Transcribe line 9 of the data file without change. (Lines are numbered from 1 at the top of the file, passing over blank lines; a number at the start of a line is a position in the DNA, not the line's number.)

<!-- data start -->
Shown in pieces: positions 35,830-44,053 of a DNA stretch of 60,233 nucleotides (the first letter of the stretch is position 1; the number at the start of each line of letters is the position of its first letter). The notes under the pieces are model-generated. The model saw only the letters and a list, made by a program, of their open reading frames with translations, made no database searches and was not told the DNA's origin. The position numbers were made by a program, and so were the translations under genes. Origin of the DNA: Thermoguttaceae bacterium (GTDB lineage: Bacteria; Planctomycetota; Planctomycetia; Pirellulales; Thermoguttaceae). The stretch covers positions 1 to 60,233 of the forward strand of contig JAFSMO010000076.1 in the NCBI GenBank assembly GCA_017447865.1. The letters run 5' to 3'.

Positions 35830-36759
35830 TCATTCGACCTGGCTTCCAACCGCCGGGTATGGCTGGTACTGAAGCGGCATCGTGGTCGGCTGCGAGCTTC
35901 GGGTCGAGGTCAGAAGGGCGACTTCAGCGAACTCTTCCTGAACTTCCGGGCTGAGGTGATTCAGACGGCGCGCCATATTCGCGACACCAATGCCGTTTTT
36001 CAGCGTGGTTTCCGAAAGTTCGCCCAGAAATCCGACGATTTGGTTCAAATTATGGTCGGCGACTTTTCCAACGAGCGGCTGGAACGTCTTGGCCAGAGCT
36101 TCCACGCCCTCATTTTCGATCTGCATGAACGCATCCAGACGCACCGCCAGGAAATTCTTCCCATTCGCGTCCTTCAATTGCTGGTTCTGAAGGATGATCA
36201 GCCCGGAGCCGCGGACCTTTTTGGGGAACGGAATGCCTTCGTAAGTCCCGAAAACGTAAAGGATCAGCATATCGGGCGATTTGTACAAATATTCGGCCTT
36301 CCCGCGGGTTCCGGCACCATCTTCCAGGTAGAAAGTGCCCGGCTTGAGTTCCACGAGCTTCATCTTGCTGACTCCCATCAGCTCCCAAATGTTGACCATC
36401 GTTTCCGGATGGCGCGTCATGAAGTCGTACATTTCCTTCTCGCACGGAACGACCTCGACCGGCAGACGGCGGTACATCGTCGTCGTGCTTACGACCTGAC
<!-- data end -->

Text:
36401 GTTTCCGGATGGCGCGTCATGAAGTCGTACATTTCCTTCTCGCACGGAACGACCTCGACCGGCAGACGGCGGTACATCGTCGTCGTGCTTACGACCTGAC